What You Need To Know About The Sneakiest New Online Tracking Tool

What You Need To Know About The Sneakiest New Online Tracking Tool

What do the White House and YouPorn have in common? Their websites both use canvas fingerprinting, a newer form of online tracking designed to make it hard to hide. ProPublica investigated the pervasive shadowing method, developed as an insidious alternative to cookies so websites can keep tabs on where their visitors browse online.

The Princeton and KU Leven University researchers who first uncovered canvas fingerprinting titled their paper about it “The Web Never Forgets,” and estimate that 5 per cent of the top 100,000 websites use this method to trace user movements online, including Whitehouse.gov, Perez Hilton, PlentyOfFish, Rap Genius, CBS, and yep, YouPorn.

So how does it work?

Canvas fingerprinting gets its name because it instructs web browsers to draw a hidden image, and each computer produces a slightly different, unique image. Like a fingerprint. A creepy fingerprint that wants to follow you online.

Once your browser draws the hidden picture, the information is relayed to the website. It uses your unique image to assign a number to your computer and develop a user profile to better sell targeted ads. Canvas fingerprinting was invented in 2012, and a company called AddThis developed code used in 95 per cent of the cases.

Don’t want to get fingerprinted?

Canvas fingerprinting is an especially sinister form of online tracking because you can’t use AdBlock Plus or your standard web browser privacy settings to get around them. Incognito mode is no match for canvas fingerprinting, which is bad news for everyone trying to keep their porn viewing habits on the DL by clicking the Incognito button. They know what you’ve seen.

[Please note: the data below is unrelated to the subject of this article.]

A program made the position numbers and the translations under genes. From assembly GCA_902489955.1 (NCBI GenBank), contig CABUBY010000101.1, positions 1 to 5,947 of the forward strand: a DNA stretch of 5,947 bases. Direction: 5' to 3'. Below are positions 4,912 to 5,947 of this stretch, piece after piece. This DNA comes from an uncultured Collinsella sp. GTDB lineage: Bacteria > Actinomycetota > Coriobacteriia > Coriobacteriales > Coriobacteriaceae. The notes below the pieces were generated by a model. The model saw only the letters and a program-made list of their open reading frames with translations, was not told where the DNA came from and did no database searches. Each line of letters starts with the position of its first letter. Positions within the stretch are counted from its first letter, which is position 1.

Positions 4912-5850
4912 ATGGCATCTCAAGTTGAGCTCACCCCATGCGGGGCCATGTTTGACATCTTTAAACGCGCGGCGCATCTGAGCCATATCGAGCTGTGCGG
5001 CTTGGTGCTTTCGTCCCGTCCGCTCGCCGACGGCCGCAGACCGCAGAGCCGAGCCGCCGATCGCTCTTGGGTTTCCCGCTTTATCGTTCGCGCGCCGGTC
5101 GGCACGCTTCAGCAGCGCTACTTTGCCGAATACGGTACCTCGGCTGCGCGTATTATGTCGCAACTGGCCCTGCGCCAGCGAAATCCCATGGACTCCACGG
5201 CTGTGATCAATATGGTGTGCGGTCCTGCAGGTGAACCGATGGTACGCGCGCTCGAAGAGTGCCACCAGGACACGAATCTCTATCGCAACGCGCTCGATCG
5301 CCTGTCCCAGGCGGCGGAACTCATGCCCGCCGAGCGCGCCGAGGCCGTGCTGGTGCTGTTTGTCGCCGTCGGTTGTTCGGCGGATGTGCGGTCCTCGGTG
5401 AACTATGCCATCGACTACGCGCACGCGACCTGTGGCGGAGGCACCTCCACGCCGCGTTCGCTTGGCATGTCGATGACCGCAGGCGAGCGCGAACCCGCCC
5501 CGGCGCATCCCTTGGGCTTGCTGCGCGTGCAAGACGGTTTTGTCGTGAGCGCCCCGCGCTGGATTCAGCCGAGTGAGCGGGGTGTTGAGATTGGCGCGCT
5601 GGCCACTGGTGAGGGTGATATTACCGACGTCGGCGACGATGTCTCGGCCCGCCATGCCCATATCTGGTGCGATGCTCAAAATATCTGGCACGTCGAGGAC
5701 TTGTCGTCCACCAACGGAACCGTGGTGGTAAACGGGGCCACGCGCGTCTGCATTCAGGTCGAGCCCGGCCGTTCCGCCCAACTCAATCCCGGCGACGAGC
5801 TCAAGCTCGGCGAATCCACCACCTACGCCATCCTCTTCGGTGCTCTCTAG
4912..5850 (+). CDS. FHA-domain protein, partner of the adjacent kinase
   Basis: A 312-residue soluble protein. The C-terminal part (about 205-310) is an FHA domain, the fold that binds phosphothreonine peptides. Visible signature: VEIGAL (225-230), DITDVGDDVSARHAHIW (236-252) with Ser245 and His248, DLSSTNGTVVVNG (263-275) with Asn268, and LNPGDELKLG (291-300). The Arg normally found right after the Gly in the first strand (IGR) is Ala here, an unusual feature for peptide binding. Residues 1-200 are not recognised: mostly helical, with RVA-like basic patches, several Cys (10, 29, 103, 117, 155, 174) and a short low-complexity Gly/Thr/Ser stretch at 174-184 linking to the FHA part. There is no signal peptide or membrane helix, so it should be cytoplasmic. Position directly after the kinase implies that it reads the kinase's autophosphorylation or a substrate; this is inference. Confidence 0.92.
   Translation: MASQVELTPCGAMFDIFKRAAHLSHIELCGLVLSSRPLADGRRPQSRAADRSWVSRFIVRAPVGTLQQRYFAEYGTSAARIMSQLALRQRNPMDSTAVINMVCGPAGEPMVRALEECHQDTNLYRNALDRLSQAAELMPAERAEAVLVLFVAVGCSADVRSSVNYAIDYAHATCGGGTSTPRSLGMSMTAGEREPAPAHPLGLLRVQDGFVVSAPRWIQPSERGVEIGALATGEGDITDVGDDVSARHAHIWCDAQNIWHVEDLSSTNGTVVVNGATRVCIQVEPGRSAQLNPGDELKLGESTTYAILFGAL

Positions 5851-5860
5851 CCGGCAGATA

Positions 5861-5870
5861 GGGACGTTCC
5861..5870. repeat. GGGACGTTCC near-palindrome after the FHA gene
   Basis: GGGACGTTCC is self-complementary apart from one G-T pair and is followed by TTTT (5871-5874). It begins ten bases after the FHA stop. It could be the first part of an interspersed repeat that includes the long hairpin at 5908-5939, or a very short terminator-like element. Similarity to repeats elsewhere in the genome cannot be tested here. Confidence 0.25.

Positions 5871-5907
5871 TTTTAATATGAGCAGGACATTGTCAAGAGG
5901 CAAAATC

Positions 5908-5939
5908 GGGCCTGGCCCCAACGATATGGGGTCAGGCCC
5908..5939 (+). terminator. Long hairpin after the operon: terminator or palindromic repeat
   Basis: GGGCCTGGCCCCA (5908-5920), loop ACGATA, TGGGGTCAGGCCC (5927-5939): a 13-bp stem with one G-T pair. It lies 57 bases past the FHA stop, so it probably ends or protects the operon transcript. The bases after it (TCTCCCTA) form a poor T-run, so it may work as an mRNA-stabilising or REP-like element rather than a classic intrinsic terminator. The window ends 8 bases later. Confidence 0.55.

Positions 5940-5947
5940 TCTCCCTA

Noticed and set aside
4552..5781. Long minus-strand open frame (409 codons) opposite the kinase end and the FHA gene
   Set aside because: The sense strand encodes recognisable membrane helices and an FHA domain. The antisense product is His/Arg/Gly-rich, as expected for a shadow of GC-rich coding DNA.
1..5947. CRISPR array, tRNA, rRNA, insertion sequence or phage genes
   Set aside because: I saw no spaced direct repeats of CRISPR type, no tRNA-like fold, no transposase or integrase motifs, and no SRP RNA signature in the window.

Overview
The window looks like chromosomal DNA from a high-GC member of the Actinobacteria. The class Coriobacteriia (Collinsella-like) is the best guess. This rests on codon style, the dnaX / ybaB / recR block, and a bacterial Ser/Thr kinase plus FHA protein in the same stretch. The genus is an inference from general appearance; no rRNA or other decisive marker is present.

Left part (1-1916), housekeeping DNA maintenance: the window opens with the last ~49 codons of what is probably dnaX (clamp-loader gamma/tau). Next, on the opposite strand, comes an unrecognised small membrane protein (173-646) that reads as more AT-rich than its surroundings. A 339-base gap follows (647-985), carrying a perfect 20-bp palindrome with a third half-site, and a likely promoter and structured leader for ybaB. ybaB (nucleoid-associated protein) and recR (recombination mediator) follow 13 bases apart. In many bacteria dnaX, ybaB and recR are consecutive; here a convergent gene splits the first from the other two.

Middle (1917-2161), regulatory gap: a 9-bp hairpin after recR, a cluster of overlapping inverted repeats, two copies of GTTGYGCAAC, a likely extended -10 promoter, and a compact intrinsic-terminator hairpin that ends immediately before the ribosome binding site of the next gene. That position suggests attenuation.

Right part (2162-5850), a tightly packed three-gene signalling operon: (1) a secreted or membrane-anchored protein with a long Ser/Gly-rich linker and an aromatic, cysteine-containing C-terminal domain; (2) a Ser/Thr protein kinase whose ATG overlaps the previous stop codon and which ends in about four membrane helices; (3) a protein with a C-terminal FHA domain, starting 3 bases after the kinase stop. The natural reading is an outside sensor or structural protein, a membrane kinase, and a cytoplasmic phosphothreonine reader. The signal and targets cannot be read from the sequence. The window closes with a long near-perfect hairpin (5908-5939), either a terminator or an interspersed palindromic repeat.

If you want to avoid canvas fingerprinting, ProPublica pointed out a few methods. You can use the Tor network to go online anonymously and avoid all sorts of tracking. You can use NoScript, a Firefox web extension, to counter tracking, although you’ll have to look up which sites are kosher each time you want to unblock Java or another script they run, which will be both time-consuming and not entirely certain. There’s a website that lists all of the top sites currently using canvas fingerprinting, so you could check sites against that, but it may not be updated frequently enough to catch new offenders.

You can also download Chameleon, a browser designed to avoid this kind of tracking, but it’s still a low-key experiment, and not very user-friendly unless you’re comfortable setting stuff up from Github. Another option: blocking JavaScript from your browser altogether. That’s going to seriously mess up your experience on a lot of websites, so I don’t recommend doing that.

If you’ve accepted your fate as The Tracked but don’t want the data used for ad targeting and profile building, you can manually sign up for opt-outs from the businesses doing the tracking. AddThis would be the big one, since it does most of the known fingerprinting.

It’s both telling and disturbing that the only real work-arounds are inconvenient and incomplete. But until someone finds a way to step up and stop it, at least you can know which sites are violating the little privace you have left online. [ProPublica]

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